ARLINGTON -- The Athletics are scheduled to pitch left-hander Scott Kazmir on Friday, and that could be the last lefty starter the Rangers face this weekend. If so, it could be the final start for outfielder Daniel Robertson, who has been getting most of his playing time against left-handers.
It has still been a remarkable season for a rookie who turns 29 next week. He started the season in the Padres organization and on the "phantom" disabled list and was bought by the Rangers on April 23. Finally given a chance to play in the big leagues with the Rangers, he suffered multiple small fractures in his left cheek when he crashed into Alex Rios chasing a fly ball on May 22 in Detroit.
Robertson avoided the disabled list and ended up playing in 69 games for the Rangers. He hit .270, including .326 against left-handers.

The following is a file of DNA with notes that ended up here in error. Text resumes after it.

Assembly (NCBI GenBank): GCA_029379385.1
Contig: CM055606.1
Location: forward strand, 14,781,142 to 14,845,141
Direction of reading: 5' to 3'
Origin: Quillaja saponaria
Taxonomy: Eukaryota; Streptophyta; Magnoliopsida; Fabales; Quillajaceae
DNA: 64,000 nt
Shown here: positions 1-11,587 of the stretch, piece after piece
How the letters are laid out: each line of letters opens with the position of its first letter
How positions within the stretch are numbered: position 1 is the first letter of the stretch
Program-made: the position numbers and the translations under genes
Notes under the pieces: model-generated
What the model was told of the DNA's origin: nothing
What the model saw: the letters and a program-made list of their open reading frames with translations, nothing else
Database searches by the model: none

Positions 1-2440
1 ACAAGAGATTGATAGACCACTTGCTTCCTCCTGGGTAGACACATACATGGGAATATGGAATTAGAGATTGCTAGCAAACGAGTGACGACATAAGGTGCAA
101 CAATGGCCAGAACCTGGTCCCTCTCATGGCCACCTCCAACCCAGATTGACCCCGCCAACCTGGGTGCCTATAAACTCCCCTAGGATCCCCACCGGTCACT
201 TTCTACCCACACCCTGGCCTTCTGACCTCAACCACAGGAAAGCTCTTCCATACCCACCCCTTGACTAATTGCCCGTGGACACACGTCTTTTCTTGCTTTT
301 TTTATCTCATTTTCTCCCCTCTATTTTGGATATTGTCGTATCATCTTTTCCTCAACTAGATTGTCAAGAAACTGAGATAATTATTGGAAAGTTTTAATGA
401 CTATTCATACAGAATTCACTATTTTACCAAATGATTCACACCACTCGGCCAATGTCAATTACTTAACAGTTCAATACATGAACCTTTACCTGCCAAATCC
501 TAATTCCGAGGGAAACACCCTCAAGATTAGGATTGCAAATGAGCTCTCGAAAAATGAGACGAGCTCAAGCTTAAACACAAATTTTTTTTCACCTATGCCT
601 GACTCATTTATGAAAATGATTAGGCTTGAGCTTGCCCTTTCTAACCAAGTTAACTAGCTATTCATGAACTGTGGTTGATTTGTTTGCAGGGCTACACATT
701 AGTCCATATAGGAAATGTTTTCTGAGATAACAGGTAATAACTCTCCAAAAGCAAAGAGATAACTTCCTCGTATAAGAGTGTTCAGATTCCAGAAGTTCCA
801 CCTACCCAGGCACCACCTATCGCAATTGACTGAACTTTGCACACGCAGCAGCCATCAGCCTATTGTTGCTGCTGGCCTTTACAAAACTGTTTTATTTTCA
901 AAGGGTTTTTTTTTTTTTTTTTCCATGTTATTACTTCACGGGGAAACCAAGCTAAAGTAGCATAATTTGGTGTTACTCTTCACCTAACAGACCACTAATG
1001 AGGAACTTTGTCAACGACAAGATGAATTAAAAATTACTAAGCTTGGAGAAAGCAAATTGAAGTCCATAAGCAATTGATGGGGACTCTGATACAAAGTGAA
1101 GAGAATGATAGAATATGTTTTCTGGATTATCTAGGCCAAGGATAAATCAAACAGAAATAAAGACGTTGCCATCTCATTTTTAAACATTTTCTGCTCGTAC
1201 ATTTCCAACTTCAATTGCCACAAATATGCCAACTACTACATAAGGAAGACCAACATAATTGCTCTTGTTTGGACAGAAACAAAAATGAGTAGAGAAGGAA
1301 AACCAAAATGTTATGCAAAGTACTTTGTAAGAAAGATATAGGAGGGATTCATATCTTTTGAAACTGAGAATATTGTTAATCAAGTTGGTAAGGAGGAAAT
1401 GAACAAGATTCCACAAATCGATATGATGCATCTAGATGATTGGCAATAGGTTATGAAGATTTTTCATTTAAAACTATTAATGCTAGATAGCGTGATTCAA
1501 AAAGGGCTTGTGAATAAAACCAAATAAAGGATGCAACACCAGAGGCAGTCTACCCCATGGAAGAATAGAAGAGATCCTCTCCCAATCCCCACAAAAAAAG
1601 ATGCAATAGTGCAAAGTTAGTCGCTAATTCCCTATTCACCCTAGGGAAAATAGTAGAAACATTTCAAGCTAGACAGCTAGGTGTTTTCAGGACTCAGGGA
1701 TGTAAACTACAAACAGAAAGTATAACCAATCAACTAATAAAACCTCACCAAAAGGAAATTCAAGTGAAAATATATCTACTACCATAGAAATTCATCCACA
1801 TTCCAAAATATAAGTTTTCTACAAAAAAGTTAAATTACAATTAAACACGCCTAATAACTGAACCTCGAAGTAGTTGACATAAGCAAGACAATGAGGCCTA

"I've learned how drastic things can change," Robertson said. "How humbling baseball is and how things can change every day, one day it can humble you, the next day it can get you excited. It makes you appreciate the game more. Even though you are not playing every day, there are still tons of chances to get better, especially with the experience we have on the coaching staff."
The Rangers' plans for Robertson are uncertain on a 40-man roster that will get overwhelmed in the offseason when players come off the 60-man disabled list. But right now he is one of four right-handed-hitting candidates in the outfield next season along with Ryan Rua, Jake Smolinski and Michael Choice.
"I don't worry about what the plan is for next year," Robertson said. "I have two objectives: be the best player I can be and be the best teammate I can be. If I take care of that, my shot will be there.
"It's a good story, but it's just beginning. I'm learning everything I can from the veterans on this team and the coaching staff and trying to get better. Hopefully 10-12 years from now, when I retire, I'll be a better player then than I was as a rookie in 2015."
T.R. Sullivan is a reporter for MLB.com. Read his blog, Postcards from Elysian Fields, and follow him on Twitter @Sullivan_Ranger. This story was not subject to the approval of Major League Baseball or its clubs.